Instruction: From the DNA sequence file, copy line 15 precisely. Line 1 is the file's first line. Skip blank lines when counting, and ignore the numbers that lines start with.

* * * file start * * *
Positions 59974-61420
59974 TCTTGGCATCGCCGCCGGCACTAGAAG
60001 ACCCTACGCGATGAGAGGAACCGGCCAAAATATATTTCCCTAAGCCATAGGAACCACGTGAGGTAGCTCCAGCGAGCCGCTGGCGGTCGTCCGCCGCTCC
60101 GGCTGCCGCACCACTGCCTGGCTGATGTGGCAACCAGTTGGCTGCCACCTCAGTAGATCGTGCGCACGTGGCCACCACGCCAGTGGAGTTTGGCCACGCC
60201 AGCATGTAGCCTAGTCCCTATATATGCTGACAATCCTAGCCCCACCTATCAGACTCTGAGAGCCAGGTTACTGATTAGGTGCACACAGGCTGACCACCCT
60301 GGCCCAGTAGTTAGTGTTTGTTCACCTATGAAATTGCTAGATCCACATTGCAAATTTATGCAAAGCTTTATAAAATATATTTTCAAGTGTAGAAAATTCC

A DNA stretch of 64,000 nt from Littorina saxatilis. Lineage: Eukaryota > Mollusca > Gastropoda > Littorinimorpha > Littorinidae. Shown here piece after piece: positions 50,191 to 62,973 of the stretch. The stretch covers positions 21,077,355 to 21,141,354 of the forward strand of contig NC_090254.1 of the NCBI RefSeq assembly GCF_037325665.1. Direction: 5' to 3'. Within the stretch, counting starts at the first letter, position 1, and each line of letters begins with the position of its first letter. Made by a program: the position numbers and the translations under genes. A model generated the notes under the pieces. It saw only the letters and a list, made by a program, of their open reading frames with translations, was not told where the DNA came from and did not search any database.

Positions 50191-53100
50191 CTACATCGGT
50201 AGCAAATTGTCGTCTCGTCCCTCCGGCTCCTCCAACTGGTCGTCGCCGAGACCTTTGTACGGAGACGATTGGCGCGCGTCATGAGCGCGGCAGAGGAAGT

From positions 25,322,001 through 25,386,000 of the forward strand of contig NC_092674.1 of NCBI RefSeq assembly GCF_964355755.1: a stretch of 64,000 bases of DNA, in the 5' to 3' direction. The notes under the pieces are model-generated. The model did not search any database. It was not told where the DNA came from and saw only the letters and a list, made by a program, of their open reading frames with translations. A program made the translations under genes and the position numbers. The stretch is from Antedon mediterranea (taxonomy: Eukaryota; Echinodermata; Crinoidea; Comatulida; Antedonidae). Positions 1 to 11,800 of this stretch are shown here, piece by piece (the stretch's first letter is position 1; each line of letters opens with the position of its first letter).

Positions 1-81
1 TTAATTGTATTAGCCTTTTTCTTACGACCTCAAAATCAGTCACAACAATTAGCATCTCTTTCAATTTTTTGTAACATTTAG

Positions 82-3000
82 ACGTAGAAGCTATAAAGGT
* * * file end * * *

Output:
82 ACGTAGAAGCTATAAAGGT